Apple Pay has created a lot of buzz, but most consumers still have concerns about the security of Apple’s mobile wallet app, and would be more likely to trust a mobile wallet app from their bank, according to a new survey of 4,200 U.S. households conducted by Phoenix Marketing International.
Over two-thirds of the respondents said they would rather use a mobile app from a bank, versus less than a third who said they would opt for Apple Pay, Phoenix found. In line with these figures, 65% said their main concern was the security of their private financial information. At the same time 44% of respondents said they had at least somewhat positive feelings regarding Apple Pay, so it appears to be gaining traction.
Among the respondents who said they would use Apple Pay, three-quarters said they would like to link at least two credit cards to the mobile wallet, and most said they would also like to use it with debit cards and prepaid accounts. Convenience and security outweigh savings, with just 26% saying they would like to get personalized offers while shopping via the mobile wallet service.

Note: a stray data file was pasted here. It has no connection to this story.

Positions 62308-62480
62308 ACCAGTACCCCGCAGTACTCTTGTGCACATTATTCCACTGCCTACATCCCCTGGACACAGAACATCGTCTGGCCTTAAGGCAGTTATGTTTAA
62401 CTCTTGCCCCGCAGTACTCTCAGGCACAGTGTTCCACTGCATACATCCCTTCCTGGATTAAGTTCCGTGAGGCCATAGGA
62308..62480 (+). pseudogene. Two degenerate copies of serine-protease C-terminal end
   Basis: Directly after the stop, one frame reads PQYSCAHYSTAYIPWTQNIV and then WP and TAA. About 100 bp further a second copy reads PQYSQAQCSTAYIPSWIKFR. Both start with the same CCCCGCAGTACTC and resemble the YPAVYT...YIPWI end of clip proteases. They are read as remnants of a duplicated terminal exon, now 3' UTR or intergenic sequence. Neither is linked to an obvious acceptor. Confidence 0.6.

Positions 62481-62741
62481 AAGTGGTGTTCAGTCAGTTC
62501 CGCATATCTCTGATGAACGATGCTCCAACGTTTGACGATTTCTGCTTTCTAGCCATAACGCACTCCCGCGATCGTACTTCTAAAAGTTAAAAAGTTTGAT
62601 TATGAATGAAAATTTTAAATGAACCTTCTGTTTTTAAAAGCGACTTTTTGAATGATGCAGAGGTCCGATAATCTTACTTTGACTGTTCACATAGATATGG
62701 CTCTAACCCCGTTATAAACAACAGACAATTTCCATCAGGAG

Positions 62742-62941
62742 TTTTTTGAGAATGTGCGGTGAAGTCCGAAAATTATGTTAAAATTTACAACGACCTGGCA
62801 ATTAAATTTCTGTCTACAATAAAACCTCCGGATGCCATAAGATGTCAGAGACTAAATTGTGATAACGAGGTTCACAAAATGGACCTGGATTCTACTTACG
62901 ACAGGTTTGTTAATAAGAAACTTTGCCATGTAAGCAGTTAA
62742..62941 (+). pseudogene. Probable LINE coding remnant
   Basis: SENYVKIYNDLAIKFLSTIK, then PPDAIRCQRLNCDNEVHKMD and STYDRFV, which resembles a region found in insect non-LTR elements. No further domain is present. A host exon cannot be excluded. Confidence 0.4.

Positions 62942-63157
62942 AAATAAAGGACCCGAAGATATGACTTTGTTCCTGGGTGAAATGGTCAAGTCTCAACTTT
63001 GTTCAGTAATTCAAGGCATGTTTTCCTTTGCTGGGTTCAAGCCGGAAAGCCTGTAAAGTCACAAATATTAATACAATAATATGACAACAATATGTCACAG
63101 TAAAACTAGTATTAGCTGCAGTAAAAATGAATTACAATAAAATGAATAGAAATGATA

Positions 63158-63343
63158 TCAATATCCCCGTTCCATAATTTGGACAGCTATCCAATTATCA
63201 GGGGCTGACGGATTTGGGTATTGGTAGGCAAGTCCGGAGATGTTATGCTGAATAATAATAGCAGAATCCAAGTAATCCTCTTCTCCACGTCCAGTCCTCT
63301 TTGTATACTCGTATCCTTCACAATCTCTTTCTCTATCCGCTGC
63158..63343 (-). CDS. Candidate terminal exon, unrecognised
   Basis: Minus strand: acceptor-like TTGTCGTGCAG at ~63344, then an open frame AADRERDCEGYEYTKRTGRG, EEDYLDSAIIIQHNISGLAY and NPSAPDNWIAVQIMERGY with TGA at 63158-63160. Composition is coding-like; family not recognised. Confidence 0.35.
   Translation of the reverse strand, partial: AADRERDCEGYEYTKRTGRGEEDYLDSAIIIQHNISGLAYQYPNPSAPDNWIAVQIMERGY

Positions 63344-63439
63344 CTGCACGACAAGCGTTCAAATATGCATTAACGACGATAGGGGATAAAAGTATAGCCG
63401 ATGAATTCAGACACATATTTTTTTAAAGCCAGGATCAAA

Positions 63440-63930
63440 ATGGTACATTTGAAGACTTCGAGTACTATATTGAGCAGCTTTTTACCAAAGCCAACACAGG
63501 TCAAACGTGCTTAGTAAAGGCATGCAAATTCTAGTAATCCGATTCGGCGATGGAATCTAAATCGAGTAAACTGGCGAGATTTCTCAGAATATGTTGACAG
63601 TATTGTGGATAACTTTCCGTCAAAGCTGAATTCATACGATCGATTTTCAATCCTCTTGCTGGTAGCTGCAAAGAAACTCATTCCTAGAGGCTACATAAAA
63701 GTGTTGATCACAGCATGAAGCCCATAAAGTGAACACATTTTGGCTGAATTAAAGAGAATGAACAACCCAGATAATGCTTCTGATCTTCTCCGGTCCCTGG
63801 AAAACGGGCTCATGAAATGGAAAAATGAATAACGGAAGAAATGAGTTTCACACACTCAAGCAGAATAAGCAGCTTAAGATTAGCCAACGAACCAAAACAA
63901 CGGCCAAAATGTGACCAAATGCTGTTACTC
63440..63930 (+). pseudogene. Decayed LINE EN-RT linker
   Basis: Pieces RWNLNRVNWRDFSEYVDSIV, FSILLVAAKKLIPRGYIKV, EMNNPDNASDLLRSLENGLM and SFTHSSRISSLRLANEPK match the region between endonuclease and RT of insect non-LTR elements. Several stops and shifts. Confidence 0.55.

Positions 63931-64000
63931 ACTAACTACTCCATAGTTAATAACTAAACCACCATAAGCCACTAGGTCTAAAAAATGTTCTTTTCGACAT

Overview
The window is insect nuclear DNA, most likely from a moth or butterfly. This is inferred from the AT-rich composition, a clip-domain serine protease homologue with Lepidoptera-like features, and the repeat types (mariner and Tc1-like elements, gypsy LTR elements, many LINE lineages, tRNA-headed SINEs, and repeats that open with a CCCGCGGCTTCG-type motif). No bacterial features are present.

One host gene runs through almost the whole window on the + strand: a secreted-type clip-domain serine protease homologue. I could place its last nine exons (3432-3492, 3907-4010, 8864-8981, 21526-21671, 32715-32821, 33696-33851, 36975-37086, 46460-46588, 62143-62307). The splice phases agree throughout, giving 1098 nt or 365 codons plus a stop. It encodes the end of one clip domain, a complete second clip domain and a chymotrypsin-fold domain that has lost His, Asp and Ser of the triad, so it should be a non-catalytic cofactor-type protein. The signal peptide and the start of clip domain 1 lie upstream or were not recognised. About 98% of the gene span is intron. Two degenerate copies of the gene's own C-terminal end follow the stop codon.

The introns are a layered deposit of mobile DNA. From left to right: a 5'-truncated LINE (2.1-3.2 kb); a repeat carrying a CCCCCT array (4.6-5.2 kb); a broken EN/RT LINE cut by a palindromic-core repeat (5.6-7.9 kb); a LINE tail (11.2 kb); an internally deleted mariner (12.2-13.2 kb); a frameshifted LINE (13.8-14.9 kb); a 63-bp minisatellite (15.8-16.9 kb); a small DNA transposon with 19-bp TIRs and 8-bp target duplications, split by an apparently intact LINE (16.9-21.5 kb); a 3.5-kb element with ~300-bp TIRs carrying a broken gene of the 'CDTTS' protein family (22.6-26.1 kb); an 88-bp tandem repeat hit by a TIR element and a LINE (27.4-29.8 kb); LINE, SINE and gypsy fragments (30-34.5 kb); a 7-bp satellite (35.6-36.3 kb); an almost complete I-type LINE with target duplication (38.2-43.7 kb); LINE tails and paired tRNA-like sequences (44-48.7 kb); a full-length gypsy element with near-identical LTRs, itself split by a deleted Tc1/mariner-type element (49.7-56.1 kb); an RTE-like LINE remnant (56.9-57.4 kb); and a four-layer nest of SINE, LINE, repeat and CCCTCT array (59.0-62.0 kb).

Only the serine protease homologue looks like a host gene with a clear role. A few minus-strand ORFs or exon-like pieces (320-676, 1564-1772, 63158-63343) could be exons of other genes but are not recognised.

While the survey presented respondents with an “either-or” choice between mobile wallets from Apple Pay and competing services from banks, presumably Apple Pay can benefit from its partnerships with trusted banks, as these alliances confer an implicit endorsement by them of its security measures.
Apple is making significant progress on this front. Bank of America, Citi, Wells Fargo and Capital One are already supporting Apple Pay integration. As noted earlier this month, U.S. Bank, the fifth-largest commercial bank in the country, is making Apple Pay available for customers using U.S. Bank Visa credit cards or debit cards. PNC Bank is also integrating Apple Pay into its suite of customer services.